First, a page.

Antibacterial activity of donkey milk against Salmonella
The aim of this study was to investigate the effect of initial contamination and lactation stage on the antibacterial properties of raw donkey milk against three Salmonella species in artificially contaminated milk samples during five days of storage at 4°C. Tested samples showed antibacterial activity against all three strains at three examined contamination levels (102, 103 and 104 CFU /ml). At the lowest level of contamination milk samples exhibited bactericidal activity. Milk from the early and middle lactation period showed a stronger antibacterial activity in comparison to the milk from the late lactation period. Lysozyme and lactoferrin content decreased during lactation. Antibacterial effect of donkey milk was confirmed by scanning electron microscopy.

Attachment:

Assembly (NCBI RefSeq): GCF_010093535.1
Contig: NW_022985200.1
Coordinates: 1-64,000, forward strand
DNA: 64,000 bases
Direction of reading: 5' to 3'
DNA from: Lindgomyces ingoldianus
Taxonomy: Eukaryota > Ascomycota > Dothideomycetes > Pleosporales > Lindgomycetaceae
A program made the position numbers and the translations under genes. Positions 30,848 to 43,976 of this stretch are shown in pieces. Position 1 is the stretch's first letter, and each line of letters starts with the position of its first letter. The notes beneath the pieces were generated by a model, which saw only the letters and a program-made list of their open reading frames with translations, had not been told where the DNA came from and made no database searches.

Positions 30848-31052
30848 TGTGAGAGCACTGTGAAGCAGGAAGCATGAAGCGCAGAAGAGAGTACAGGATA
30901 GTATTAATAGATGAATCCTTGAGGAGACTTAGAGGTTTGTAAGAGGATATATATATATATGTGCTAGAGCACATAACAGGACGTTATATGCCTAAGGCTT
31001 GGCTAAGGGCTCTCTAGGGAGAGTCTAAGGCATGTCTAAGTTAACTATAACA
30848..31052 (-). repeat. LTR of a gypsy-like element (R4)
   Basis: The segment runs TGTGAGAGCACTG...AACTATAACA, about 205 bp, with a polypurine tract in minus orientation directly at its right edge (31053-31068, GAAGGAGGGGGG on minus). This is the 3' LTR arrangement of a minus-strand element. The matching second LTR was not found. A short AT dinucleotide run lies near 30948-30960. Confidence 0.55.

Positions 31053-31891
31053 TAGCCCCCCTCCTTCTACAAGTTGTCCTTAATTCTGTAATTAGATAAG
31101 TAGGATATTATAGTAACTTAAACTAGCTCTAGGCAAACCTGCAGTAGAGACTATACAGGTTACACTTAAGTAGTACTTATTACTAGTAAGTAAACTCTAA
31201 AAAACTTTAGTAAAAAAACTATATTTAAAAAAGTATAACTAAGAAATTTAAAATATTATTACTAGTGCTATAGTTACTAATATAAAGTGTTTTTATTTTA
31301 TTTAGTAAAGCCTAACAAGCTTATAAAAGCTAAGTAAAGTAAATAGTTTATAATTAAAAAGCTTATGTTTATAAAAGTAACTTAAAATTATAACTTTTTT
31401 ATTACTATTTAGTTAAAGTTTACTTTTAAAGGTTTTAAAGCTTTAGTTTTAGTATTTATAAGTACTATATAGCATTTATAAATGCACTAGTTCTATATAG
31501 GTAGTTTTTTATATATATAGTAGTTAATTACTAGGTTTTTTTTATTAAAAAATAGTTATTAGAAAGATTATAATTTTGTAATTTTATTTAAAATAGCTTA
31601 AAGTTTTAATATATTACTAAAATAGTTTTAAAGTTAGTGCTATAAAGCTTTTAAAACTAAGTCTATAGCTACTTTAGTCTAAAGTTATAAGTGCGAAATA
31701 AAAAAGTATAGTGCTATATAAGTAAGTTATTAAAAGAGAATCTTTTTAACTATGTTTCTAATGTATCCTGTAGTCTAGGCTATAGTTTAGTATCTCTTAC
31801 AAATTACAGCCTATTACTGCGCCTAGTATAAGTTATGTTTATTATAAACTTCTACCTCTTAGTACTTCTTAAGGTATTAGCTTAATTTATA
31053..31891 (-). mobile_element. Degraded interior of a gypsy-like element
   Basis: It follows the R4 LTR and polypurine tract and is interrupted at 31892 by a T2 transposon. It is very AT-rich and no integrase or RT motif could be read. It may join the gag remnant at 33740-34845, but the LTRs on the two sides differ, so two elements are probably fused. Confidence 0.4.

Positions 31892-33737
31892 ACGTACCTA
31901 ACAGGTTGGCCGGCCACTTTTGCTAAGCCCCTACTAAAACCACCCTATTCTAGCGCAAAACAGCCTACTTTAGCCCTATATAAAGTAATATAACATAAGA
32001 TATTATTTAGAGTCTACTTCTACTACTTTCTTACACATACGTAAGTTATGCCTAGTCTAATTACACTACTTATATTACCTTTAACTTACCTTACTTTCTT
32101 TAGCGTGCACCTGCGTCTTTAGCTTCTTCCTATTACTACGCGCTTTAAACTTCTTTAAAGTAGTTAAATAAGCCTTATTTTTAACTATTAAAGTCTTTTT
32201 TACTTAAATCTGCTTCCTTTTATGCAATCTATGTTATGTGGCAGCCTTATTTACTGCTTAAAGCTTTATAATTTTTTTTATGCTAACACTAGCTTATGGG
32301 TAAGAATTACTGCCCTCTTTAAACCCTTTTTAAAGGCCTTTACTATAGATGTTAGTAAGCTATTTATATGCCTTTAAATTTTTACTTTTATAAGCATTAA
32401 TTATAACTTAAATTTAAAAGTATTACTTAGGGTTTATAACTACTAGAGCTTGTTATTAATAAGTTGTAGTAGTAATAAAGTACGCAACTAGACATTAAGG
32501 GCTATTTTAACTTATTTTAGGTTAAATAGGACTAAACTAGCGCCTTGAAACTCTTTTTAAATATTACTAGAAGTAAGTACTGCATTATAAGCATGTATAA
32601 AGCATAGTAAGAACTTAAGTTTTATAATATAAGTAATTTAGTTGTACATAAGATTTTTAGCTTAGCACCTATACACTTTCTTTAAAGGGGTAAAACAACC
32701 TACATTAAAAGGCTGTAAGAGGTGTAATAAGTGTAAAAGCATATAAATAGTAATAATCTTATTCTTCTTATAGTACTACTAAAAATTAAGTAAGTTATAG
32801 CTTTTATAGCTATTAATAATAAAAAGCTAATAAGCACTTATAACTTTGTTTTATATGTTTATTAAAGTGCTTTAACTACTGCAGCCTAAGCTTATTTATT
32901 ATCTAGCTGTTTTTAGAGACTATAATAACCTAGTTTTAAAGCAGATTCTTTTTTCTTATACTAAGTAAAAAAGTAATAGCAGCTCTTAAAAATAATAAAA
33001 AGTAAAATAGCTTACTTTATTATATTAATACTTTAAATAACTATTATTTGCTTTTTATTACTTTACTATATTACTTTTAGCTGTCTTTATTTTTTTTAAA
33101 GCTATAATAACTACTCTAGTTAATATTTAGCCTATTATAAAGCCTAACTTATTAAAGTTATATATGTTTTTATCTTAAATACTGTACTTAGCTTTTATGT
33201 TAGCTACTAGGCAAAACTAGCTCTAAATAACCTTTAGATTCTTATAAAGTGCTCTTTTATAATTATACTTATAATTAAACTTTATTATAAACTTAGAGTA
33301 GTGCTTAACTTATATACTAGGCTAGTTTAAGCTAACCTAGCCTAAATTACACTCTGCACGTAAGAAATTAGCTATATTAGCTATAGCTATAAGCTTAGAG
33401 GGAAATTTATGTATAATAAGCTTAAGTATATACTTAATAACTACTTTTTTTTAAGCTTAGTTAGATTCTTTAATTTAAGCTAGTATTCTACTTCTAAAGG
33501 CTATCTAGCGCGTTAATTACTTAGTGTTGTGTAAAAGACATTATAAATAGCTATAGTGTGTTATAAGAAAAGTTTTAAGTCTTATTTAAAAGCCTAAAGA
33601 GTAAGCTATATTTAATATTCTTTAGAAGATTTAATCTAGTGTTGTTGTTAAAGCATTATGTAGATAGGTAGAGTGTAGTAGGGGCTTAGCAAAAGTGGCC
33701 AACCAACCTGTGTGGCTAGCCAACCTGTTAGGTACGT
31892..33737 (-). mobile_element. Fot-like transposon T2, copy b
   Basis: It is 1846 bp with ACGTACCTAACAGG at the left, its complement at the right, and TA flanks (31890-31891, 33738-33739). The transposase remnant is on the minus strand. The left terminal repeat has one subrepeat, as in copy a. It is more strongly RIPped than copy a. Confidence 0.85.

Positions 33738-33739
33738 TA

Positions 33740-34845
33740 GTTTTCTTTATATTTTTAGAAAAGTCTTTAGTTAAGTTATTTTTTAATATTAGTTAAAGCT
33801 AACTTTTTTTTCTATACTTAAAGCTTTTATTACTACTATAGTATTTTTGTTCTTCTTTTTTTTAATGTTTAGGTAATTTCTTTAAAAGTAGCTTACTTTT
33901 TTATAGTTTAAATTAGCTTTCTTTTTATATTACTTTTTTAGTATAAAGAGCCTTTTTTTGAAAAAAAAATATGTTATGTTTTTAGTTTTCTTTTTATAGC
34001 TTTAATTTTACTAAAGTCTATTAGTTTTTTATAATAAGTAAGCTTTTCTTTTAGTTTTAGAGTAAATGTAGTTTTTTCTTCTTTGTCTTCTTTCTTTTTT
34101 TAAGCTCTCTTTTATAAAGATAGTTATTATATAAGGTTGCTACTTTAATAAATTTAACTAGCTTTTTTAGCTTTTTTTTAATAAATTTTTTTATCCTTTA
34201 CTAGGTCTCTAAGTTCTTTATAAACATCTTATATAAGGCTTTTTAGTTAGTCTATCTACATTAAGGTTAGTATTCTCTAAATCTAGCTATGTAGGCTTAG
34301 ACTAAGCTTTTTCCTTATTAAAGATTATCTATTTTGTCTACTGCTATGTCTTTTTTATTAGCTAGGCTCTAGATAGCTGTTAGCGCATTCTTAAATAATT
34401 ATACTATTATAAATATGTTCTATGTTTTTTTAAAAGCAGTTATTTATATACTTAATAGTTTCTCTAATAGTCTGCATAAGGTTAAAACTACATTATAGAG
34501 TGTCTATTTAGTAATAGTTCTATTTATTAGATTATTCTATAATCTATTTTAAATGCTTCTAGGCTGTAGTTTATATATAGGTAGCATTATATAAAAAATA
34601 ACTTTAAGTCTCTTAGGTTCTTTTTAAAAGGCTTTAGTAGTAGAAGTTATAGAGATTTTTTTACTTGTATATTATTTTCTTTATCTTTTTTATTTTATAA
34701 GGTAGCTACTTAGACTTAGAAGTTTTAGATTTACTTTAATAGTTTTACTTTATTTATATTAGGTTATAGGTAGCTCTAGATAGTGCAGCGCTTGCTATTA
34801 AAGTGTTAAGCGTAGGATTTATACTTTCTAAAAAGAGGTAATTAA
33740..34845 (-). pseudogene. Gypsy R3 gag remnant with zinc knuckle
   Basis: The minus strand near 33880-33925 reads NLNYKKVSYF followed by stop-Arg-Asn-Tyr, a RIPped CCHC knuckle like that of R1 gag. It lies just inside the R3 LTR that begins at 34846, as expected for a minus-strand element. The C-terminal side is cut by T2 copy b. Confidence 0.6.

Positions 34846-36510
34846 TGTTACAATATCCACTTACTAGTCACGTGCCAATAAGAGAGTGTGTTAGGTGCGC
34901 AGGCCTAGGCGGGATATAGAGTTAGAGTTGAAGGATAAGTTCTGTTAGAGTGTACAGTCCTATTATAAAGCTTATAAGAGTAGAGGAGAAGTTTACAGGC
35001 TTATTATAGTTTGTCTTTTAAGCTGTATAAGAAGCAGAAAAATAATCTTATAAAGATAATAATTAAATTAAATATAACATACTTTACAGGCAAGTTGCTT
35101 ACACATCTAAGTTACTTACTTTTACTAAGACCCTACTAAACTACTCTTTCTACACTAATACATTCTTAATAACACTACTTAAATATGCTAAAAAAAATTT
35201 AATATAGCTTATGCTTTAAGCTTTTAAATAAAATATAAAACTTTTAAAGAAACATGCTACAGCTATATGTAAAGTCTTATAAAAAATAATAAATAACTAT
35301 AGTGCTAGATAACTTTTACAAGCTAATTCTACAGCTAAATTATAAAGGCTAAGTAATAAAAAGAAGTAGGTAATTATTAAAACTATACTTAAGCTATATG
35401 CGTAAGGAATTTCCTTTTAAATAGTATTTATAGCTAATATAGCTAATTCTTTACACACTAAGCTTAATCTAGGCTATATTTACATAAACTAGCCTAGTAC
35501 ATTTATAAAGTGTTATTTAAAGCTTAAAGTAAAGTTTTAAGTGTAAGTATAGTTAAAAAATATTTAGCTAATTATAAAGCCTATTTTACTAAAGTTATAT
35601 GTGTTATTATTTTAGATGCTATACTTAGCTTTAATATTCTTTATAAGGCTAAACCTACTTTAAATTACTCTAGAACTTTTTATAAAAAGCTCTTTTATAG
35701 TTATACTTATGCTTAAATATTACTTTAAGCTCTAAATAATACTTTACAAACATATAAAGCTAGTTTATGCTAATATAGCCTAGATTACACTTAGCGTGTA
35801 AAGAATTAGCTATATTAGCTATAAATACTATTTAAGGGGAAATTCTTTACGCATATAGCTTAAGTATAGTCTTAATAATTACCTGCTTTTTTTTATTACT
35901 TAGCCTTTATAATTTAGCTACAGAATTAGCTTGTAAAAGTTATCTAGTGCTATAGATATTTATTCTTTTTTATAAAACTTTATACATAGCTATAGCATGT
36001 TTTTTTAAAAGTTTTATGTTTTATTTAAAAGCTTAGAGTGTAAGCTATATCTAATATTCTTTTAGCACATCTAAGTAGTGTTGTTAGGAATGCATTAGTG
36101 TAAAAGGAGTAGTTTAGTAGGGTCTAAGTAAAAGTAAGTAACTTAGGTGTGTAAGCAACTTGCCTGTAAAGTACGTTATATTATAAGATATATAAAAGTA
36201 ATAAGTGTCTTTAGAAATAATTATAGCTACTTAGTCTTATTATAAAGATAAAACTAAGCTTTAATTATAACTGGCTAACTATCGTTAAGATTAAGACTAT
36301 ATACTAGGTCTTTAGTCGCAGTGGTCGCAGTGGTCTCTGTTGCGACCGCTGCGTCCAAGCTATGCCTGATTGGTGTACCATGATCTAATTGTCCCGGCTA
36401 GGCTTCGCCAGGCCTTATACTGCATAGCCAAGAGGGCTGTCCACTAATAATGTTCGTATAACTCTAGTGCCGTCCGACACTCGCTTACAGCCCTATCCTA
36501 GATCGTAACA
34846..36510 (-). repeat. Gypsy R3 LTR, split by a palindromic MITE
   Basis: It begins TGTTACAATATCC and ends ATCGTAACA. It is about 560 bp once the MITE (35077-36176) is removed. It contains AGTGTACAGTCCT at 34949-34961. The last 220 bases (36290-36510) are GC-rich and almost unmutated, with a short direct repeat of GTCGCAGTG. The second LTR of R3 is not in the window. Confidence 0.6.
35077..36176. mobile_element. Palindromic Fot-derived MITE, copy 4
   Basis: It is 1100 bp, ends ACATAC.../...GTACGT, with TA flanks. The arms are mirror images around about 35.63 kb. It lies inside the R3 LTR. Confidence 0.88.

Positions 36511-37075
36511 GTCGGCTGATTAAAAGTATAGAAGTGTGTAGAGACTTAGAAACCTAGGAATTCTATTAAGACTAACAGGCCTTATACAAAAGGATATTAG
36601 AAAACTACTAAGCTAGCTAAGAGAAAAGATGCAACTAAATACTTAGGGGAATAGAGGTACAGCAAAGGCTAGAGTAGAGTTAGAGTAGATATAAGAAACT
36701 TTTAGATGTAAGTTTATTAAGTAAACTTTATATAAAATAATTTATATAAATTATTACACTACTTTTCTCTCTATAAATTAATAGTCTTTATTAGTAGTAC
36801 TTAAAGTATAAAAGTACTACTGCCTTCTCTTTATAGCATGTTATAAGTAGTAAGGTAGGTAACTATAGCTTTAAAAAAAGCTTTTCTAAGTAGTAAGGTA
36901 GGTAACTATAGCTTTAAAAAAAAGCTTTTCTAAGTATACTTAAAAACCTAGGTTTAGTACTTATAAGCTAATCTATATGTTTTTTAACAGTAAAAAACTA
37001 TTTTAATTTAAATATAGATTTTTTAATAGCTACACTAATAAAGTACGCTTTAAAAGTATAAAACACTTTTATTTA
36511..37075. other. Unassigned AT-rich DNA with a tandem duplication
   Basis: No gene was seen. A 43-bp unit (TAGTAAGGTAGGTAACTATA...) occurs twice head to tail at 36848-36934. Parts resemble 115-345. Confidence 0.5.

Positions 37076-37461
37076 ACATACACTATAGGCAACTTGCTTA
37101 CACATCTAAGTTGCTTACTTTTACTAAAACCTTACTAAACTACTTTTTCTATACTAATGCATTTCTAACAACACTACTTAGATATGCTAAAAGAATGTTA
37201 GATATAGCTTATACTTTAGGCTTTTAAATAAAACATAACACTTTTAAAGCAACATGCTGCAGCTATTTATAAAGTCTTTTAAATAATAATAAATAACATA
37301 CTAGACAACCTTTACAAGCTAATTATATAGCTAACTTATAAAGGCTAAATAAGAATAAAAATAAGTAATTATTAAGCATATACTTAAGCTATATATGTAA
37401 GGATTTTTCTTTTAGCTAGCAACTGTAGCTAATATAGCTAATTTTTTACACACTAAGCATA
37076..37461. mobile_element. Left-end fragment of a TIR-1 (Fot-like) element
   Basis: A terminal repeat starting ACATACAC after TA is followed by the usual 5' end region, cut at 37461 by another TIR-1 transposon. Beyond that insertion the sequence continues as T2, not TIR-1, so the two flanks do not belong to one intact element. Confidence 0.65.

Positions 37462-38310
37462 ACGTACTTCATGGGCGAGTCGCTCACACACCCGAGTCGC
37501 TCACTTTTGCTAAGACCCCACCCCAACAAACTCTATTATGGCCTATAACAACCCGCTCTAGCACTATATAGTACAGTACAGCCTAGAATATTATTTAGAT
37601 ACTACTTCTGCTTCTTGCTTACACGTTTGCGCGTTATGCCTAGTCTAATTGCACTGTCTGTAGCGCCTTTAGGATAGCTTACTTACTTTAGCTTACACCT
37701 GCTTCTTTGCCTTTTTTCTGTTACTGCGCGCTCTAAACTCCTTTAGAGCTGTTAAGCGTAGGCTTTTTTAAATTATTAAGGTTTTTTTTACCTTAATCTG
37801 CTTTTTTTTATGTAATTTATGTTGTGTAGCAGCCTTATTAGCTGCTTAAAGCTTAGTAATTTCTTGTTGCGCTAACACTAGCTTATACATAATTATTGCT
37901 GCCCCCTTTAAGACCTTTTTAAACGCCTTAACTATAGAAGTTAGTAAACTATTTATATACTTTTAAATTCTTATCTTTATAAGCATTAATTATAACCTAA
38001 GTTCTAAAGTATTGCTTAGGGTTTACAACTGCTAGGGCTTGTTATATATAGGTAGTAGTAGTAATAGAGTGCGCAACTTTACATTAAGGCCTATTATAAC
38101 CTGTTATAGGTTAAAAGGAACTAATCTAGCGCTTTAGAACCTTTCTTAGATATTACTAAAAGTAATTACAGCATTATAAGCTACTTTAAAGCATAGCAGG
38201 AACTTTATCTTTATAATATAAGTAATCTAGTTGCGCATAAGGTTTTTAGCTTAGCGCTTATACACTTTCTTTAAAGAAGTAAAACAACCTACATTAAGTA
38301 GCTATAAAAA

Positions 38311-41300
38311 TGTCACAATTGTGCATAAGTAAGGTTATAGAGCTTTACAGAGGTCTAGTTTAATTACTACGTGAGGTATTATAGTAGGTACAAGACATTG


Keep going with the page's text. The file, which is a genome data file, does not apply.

Salmonella is one of the principal causes of foodborne illness worldwide and is equally present in developed and developing countries (2). Infections of Salmonella spp. occur in humans in two forms, as a typhoid fever, a systemic disease, and as salmonellosis, a self-limiting gastrointestinal illness (24). Milk and dairy products are a good medium for the growth of Salmonella spp., whose presence in milk is associated with the management of dairy animals, animal feed and storage conditions (15). Recent investigations showed that Salmonella was present in 3-6 percent of raw bovine milk samples (20), mostly at level of 200 CFU/ml, although there are reports about the raw milk samples with even 105 CFU /ml of Salmonella spp. Unlike bovine milk, there are much less literature data on Salmonella spp. in non-bovine milk, especially on donkey milk, which has been long time attributed significant medicinal and therapeutic properties (28, 29). Low casein content, high percentage of essential amino acids, protein and lipid profiles similar to those of human milk (28) are in favour of donkey milk as a potential new dietetic food and ...